Hello all ,

Does anyone know if I can still get the red belt for this accessory, I don’t have any item number. Any help would be very much appreciated  

Thanks, Alex 

C3ACE839-5514-4F6F-8FF5-E13618659421

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Bob posted:

Alex, it is helpful to the operation of this accessory if you paint the big black pulley at the top with something like rubber cement or Bullfrog Snot before installing the belt.  Of course, let it dry first!

The belt tends to slip and you want the pulley to grip it better.

Good luck!

 

Hi Bob, 

Thank you for the valuable information.The original belt isn't actually broken it just slips , I will try painting the pulley with what you've suggested and see how it operates better. 

Thanks very much, Alex

HOME OF THE JADA RAILROAD

 

  

INDEPENDENT LIONEL REPAIR TECH!

INDEPENDENT MODEL BUILDER !

ERR UPGRADES !!

Alex M posted:
Bob posted:

Alex, it is helpful to the operation of this accessory if you paint the big black pulley at the top with something like rubber cement or Bullfrog Snot before installing the belt.  Of course, let it dry first!

The belt tends to slip and you want the pulley to grip it better.

Good luck!

 

Hi Bob, 

Thank you for the valuable information.The original belt isn't actually broken it just slips , I will try painting the pulley with what you've suggested and see how it operates better. 

Thanks very much, Alex

As another option, I applied a strip of double sided cellophane tape to the large pulley. It has been working fine for around 7 years now......

 

C.J. 

I have a question about this accessory, which I have. When the logs reach the top and fall down, are the 3 black metal stakes supposed to release when the logs hit them, so the logs fall into the train car below?

Those stakes don't release on mine when the logs hit hem. I have to push the stakes down with my finger to get them to release.

If they are supposed to release when the logs hit them, what needs to be done to make that happen?

I've tried light oil and WD40, but that hasn't worked.

Arnold

In my little world, I leave this troubled world behind.

GP 40 posted:
Alex M posted:
Bob posted:

Alex, it is helpful to the operation of this accessory if you paint the big black pulley at the top with something like rubber cement or Bullfrog Snot before installing the belt.  Of course, let it dry first!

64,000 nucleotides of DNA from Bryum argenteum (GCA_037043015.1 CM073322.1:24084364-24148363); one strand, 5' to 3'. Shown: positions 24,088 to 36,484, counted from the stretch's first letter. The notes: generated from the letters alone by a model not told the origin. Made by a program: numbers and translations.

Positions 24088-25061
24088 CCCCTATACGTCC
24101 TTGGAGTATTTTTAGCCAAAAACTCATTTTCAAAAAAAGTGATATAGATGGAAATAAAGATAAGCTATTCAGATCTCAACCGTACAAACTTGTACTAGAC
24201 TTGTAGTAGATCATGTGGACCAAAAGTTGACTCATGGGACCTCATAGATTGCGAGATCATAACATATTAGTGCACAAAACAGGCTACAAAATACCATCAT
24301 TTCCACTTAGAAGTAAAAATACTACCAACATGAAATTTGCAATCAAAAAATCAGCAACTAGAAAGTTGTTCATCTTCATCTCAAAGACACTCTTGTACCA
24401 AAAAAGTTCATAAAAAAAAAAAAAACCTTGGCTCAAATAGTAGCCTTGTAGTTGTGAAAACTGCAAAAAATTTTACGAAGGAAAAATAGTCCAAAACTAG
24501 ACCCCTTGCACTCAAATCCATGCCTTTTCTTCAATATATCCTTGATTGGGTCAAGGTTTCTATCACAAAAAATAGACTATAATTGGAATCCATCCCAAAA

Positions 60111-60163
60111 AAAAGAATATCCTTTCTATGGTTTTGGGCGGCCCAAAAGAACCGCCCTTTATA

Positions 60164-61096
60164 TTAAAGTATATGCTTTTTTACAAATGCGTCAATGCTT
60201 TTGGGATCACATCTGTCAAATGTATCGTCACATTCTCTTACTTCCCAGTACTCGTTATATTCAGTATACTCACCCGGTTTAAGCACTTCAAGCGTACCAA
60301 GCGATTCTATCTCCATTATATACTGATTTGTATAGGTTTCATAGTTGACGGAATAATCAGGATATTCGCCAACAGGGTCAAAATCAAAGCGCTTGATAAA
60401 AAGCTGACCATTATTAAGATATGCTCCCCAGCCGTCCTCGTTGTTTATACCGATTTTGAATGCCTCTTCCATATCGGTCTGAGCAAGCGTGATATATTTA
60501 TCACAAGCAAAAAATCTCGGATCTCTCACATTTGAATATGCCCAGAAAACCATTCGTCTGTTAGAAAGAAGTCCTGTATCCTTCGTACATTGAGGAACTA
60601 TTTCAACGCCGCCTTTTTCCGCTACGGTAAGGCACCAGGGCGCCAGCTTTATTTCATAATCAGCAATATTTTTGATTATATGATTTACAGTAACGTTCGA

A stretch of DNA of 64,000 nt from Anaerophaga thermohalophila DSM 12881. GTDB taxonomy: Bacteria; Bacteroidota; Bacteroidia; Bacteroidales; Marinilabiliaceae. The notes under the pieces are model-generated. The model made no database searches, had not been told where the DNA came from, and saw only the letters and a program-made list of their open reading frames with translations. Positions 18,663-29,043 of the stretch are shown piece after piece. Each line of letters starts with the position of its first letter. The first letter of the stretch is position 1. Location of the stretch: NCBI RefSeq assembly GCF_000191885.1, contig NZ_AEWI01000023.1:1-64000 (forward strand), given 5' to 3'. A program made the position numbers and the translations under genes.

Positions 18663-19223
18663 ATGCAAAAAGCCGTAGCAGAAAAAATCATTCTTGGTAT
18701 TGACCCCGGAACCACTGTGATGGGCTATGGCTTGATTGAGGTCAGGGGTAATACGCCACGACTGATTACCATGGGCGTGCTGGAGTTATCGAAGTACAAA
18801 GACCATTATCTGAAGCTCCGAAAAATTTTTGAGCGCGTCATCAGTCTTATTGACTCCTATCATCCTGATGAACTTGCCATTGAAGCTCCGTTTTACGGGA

The belt tends to slip and you want the pulley to grip it better.

Good luck!

 

Hi Bob, 

Thank you for the valuable information.The original belt isn't actually broken it just slips , I will try painting the pulley with what you've suggested and see how it operates better. 

Thanks very much, Alex

As another option, I applied a strip of double sided cellophane tape to the large pulley. It has been working fine for around 7 years now......

 

C.J. 

Still another option, which I used as a teenager when mine started slipping, is to move the belt off the slippery black pulley, put a rubber band (of the size and thickness that the mailman sometimes uses when you get a lot of envelopes) onto the pulley, and put the red belt back on top of the rubber band.  The advantage of this approach is that it still grips as well as the other suggestions but there are no permanent alterations to the piece.

Also, I have replaced the cloth belt … and it's kind of a pain … or at least it was difficult because I wasn't very adroit as a teenager.  IIRC, you need to use something hot to melt the glue strip where the belt joins onto itself (i.e., they ship it to you as a ribbon because it needs to be threaded through the rollers). I used the my mom's iron (where the iron comes to a point) on the belt.  I pressed down hard on the steel area just before where the belt reaches the pulley on the theory that the stamped steel could withstand the heat whereas the black plastic pulley might not.

Good luck with it.  I'm sure many would be interested to hear how your replacement goes....